By Araceli Cruz
By Tessa Stuart
By Anna Merlan
By Keegan Hamilton
By Albert Samaha
By Village Voice staff
By Tessa Stuart
By Albert Samaha
Only one of 106 key federal judges in the city and surrounding suburbs is Italian, a civil rights group complained in a July letter to the governor and the state's two U.S. senators. The Tri-State Italian American Congress blasted this "shocking under-representation" as "outrageous," but neither Governor George Pataki nor senators Charles Schumer and Hillary Clinton have responded to the month-old complaint. Schumer told the Voice that he found the numbers "very perturbing" and vowed "to do everything I can to get qualified Italian Americans appointed to the bench."
The only sitting judge, John Sprizzo, was appointed in 1981 to a district court vacancy in the Manhattan-based Southern District and is currently serving beyond the 70-year-old age limit in a senior status capacity. U.S. District Court Judge Carol Amon, who was appointed to the Brooklyn-based Eastern District in 1990, is half Italian. The Tri-State list covers 67 District Court judges in the Southern and Brooklyn-based Eastern districts as well as 27 magistrates and 12 bankruptcy judges.
The relative absence of the state's largest ethnic group on the federal benchwith less representation than blacks and Latinosis particularly bizarre in view of the fact that Al D'Amato, an Italian senator, played the pivotal role in federal appointments for much of the last two decades. Pataki, who is half Italian, recently negotiated an agreement with Schumer, who sits on the Senate Judiciary Committee, agreeing to nine District Court appointments statewide, none of whom are Italian. Since six of these appointments are in the Southern and Eastern districts, which extend from Long Island to Sullivan County, the number of metropolitan area judges will soon rise to 112.
Schumer, who's been a leader in the Senate on judicial appointments for years, has put a 14-member screening panel in place to recommend candidates for federal judicial appointments, but only one panelist is Italian. Similarly, Pataki's 12-member panel includes one Italian. In both cases, the Italian panelists are female lawyers from Buffalo, meaning that neither screening committee has a single Italian from the two downstate federal jurisdictions.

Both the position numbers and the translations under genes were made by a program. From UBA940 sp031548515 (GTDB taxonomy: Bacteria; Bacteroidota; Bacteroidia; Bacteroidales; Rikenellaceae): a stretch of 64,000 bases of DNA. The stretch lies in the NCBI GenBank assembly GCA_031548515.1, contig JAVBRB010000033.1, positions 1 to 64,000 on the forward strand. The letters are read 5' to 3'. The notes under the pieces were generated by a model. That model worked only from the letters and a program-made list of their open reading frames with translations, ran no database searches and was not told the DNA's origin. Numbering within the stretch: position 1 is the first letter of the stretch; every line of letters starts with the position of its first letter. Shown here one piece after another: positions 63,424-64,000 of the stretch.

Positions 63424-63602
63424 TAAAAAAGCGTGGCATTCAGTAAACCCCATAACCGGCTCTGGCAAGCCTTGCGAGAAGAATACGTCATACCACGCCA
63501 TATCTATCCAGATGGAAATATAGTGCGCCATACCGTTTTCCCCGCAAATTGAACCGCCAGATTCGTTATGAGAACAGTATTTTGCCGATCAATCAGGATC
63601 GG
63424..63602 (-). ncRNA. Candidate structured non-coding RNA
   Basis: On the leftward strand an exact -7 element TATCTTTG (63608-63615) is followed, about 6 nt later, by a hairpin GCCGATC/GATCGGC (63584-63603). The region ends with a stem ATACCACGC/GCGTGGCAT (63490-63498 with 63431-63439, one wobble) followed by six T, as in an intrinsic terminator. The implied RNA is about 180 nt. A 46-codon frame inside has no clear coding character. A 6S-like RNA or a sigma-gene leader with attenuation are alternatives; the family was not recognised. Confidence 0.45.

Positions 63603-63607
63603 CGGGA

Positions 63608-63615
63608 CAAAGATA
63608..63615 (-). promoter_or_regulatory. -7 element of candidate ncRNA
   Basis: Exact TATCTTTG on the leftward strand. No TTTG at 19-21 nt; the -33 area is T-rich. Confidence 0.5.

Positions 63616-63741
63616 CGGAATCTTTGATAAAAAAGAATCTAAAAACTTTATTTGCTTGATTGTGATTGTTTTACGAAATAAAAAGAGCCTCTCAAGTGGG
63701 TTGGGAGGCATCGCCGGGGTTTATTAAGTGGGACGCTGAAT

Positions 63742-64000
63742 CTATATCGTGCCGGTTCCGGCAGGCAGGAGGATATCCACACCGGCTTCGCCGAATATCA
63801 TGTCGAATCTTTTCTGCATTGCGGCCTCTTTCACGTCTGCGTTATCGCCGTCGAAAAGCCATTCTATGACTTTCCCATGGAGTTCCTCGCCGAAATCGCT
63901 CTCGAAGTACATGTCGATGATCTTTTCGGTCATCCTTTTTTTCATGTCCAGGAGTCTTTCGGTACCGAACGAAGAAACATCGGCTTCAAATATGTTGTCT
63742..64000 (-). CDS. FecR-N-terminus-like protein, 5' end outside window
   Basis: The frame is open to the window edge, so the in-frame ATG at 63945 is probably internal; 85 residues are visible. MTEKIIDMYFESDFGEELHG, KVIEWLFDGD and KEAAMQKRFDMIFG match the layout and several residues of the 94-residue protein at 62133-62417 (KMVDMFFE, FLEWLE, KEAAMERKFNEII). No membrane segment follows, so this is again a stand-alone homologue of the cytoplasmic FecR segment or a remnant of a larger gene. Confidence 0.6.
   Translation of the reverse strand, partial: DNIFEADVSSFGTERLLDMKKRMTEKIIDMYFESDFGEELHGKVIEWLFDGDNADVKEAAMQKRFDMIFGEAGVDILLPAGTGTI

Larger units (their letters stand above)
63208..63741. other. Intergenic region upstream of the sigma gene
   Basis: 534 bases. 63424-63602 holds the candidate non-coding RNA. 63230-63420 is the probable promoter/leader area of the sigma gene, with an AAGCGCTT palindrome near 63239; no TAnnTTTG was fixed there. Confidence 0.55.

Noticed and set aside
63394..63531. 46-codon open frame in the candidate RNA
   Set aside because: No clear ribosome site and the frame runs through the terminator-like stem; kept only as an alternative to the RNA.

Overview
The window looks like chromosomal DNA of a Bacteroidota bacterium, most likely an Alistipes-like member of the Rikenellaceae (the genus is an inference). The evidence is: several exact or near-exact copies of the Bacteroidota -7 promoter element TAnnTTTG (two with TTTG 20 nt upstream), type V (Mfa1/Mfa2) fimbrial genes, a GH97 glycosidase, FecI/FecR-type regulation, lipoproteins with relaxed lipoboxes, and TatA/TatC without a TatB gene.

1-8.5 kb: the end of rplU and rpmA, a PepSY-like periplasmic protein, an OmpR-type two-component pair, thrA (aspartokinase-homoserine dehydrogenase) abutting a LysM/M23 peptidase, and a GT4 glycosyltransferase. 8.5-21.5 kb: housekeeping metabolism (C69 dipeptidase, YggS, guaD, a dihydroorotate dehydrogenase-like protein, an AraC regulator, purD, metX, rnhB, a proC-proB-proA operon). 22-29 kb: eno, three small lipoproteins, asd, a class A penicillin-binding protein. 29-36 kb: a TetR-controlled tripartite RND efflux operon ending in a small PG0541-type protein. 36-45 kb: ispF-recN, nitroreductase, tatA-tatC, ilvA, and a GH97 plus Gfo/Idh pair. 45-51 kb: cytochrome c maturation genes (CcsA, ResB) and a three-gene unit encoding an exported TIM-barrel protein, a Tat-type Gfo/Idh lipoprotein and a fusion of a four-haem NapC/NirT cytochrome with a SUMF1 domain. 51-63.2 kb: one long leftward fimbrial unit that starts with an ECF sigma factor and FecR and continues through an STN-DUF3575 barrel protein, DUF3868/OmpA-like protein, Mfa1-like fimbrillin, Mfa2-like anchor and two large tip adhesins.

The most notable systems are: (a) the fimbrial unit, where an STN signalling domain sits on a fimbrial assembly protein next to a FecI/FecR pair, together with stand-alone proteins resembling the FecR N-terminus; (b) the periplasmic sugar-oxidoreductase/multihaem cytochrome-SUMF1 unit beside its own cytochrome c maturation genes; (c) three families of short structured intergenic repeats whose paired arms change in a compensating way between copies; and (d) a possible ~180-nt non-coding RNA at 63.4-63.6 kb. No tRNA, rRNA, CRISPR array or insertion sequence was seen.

Schumer and Pataki participated in the recent decision to elevate the only Eastern District Italian judge, Reena Raggi, to the Second Circuit Court of Appeals. But news accounts indicate that Schumer also rebuffed a simultaneous Republican effort to appoint State Court of Claims Judge Joseph Maltese to an Eastern District vacancy, insisting instead on the naming of Staten Island Democratic district attorney Bill Murphy. With no Italian named after Raggi's elevation, a 78-year "Italian seat" tradition in the district ended. It started in 1936, with the naming of Judge Matthew Abruzzo, who was succeeded by Anthony Travia (1968), Mark Costantino (1974), and Raggi (1987).
A second Eastern District judge, Frank Altimari, was appointed in 1982, but he went up to the Circuit Court three years later, where he served until he died. Italians are well represented on the Circuit Court, with three of 23 judges, only one of whom, Raggi, was previously a district judge.
Edmund Palmieri was selected as the first Italian American Southern District judge in 1954, with three others, besides Sprizzo, named sinceJohn Cannella (1963), Lee Gagliardi (1971), and Richard Daronco (1987). All but Sprizzo are dead.
Schumer has become a target of Republican anti-Catholic slurs for resisting Bush nominees outside New York, and Mike Long, the head of the state's Conservative Party, threatened to make it an issue in Schumer's re-election campaign next year. But Schumer has generally gone along with Pataki's judicial selections for New York, even endorsing Dora Irizarry, a Hispanic District Court selection rejected by the New York and American Bar Associations. Presidents usually make federal appointments on the recommendations of same-party senators from each state, but with two Democratic senators from New York, Bush has turned to Pataki. The governor has cut a deal with Schumer, granting him some appointments, as a way of steering the rest safely through the Judiciary Committee.
Former state judge Louis Fusco, the president of the Tri-State group, called on Pataki, Schumer, and Clinton to "take positive steps to remedy" what Fusco called "this ridiculous stereotyping of Italian Americans," which "seems to have found its way into the federal judiciary." Gregory LaSpina, the head of the Brooklyn Columbian Lawyers Association, said, "These statistics defy logic," urging "the people in a position to nominate someone for a judgeship to appeal to a very diverse community." John O'Mara, who chairs the governor's screening panel, expressed surprise at the paucity of Italian appointments, but insisted that the panel looks "at the quality of the individual, not the ethnicity."
With the City Council primary a couple weeks away, though barely registering in voter consciousness, and the local youth baseball season drawing to a close as well, it might be fun to take a retrospective look at a recent moment when the two boys and girls of summer came together. Unnoticed in the media, the council passed a bill, 48 to 1, designed to shut up loudmouthed parents, and other rambunctious fans, at all city-sponsored sporting events. Only Charles Barron, the ex-Black Panther who represents the East New York section of Brooklyn, voted against the bill, which appears to go further than almost every other code of conduct in the country.